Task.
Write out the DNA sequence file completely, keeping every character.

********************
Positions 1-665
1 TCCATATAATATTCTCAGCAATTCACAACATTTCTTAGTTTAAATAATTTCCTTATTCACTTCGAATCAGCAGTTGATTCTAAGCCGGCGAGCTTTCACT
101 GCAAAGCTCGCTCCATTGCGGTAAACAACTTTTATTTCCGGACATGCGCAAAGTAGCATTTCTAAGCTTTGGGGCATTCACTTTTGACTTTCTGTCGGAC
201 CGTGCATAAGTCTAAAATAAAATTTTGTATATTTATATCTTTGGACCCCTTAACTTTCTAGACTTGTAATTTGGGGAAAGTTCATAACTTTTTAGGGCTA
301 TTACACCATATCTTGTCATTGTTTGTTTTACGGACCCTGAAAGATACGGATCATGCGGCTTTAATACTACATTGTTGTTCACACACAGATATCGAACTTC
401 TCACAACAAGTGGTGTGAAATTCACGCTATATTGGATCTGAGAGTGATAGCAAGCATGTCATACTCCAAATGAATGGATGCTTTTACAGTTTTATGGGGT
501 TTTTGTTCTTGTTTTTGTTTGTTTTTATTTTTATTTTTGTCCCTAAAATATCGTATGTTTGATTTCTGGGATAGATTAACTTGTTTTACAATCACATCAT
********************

Positions 1-665
1 TCCATATAATATTCTCAGCAATTCACAACATTTCTTAGTTTAAATAATTTCCTTATTCACTTCGAATCAGCAGTTGATTCTAAGCCGGCGAGCTTTCACT
101 GCAAAGCTCGCTCCATTGCGGTAAACAACTTTTATTTCCGGACATGCGCAAAGTAGCATTTCTAAGCTTTGGGGCATTCACTTTTGACTTTCTGTCGGAC
201 CGTGCATAAGTCTAAAATAAAATTTTGTATATTTATATCTTTGGACCCCTTAACTTTCTAGACTTGTAATTTGGGGAAAGTTCATAACTTTTTAGGGCTA
301 TTACACCATATCTTGTCATTGTTTGTTTTACGGACCCTGAAAGATACGGATCATGCGGCTTTAATACTACATTGTTGTTCACACACAGATATCGAACTTC
401 TCACAACAAGTGGTGTGAAATTCACGCTATATTGGATCTGAGAGTGATAGCAAGCATGTCATACTCCAAATGAATGGATGCTTTTACAGTTTTATGGGGT
501 TTTTGTTCTTGTTTTTGTTTGTTTTTATTTTTATTTTTGTCCCTAAAATATCGTATGTTTGATTTCTGGGATAGATTAACTTGTTTTACAATCACATCAT